Historically, people have been using passwords and encryptions to keep their digital content safe. For every secure solution out there, news emerges of some kind of wide-scale data breach, and the internet feels less secure for it.
Two-factor authentication is basically just double-checking for digital activity. That might be oversimplifying it, but let’s look further into Two-Factor Authentication.
What’s the problem?
Going by this list of sites that have been breached in the past, with LinkedIn being as recent as June 2021, we know that absolute security is not a guarantee. Without going into details of cyber-breaches, even the most secure passwords with the strongest authentication can be bypassed through techniques like phishing, hacking, or even social engineering (that one’s the toughest nut to crack).
The sheer volume of passwords we depend on today makes it unfeasible to remember each one. Eventually, people make their passwords easy to remember (hence easy to breach) or will note it down somewhere, making it all the less secure for it.
A data breach occurs when one party successfully accesses another party’s content by mimicking or bypassing proper authorization. Two-Factor authentication puts a halt in operations until verification has been made from a secondary source, like a phone, or an email. Bypassing passwords is a lot of trial and error, adding a layer of verification from an unknown source adds multifold complexity to the process, making it even more secure.
This additional authentication factor can take many shapes, if you are using verification apps, you could be given a screen prompt for verification, or perhaps a one-time email link, or some form of passcode or security key. It could even be tied to your biometric data if need be.
One Time Passcodes
While strong authentication such as hardware security keys or complex passwords do help keep your account secure from the average cyber threat (it would take billions of years to try and guess the 256-bit bank-level encryption that comes with Folderit), it has become more common for large B2B and B2C organizations to make verifications through one-time passcodes that can be sent via text, or email. This is a popular line of defense, but there are ways to bypass/intercept those as well. Besides if you are in an area with bad coverage, or are generally away from your phone, you might end up not receiving your authentication in time for a successful login. This kind of friction isn’t always welcome.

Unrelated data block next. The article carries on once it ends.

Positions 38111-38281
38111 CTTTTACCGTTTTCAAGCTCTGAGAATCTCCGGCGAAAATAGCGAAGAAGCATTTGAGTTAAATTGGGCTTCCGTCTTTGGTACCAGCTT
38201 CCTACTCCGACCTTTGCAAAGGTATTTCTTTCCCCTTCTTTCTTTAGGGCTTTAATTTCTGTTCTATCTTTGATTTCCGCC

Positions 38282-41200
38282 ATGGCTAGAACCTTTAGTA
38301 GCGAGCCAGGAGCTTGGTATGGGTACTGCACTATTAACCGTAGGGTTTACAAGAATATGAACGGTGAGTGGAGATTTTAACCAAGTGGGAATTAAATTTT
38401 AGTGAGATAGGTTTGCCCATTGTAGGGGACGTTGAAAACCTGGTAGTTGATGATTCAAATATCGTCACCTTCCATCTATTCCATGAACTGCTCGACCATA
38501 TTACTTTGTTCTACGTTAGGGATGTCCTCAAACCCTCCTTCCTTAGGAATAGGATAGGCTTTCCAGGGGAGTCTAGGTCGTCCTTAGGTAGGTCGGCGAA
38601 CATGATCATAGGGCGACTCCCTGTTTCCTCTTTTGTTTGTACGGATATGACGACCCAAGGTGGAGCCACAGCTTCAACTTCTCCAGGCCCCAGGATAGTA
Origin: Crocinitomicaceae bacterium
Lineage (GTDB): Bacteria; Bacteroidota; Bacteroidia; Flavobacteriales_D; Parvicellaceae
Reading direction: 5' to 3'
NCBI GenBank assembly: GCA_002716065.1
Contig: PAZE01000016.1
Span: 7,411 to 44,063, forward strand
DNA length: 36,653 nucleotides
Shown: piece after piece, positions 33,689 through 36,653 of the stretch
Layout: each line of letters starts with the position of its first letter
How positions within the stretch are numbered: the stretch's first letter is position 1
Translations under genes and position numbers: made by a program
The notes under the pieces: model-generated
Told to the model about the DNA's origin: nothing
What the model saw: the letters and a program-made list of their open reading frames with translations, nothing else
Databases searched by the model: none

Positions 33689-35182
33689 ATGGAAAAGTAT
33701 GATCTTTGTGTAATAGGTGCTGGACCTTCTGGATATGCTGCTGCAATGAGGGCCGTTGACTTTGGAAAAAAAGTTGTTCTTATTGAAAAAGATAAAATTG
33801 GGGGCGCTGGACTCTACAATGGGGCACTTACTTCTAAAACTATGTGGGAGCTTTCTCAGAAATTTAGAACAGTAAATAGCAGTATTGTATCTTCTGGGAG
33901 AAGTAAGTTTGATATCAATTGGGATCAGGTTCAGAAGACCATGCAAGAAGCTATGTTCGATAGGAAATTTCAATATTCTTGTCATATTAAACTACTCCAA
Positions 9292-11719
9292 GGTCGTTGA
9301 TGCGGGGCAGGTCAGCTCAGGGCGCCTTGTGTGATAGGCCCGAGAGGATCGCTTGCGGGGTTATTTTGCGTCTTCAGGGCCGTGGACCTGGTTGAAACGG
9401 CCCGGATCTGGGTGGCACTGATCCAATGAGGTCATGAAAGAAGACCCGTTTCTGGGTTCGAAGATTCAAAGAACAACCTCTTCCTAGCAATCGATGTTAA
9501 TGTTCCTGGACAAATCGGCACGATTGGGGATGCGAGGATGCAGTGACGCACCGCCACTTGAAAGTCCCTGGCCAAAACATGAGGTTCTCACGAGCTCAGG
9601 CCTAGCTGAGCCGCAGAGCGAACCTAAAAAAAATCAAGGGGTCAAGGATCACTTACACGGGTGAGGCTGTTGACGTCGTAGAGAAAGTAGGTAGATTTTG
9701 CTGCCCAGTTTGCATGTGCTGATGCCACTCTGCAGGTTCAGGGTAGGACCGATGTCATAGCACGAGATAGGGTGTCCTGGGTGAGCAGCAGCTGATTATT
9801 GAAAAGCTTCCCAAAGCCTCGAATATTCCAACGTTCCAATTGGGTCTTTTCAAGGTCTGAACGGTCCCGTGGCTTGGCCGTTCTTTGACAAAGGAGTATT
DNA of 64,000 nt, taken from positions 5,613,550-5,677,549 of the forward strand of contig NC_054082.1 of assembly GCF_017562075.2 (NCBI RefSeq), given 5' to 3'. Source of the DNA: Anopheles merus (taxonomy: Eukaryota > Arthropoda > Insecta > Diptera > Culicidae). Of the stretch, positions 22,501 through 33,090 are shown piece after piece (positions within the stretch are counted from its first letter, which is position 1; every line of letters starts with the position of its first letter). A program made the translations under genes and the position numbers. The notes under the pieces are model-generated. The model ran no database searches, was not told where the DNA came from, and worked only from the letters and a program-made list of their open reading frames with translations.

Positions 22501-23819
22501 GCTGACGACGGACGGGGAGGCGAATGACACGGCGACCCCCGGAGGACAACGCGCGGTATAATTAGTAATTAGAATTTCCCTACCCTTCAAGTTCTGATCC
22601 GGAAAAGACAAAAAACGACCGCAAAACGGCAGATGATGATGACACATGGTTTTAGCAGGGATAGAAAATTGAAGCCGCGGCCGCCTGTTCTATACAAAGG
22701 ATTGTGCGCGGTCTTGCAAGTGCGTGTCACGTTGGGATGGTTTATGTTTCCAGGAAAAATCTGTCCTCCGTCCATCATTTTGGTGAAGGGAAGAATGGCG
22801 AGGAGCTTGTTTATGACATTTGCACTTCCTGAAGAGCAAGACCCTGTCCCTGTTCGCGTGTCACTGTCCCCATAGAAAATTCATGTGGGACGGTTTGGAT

The best part about using 2FA, or even multi-FA is that using a reliable partner, such as Google Authenticator, any sign-in process can be made as simple as checking your Gmail. Where authentication isn’t designed to make login a hassle. You simply get prompted with a response that is as easy as picking a number and tapping on it.
Google Authenticator installs as an app on your smartphone. With Folderit, you will be provided with a shared secret key over a secure channel that is stored in the authenticator app. This secret key will be used for all future logins to the site.
The added advantage of this move is that anyone trying to get into your account will also need to get into your Google account and your phone at the same time, making their job significantly harder.
The traditional password, our sole line of online defense for all these years is no longer sufficient to deal with the range of cyber threats out there. Compounded by the fact that people have hundreds of sites to log in on makes it is very difficult to manage either a singular password or a string of complex ones. This opens the door to human error. Adding 2FA takes away from the stress of multiple password management and adds a layer of security.
You can turn on 2FA for your account in Folderit under your profile when you’re logged in. Administrators can enforce the requirement for their team to use 2FA under Password Policy management.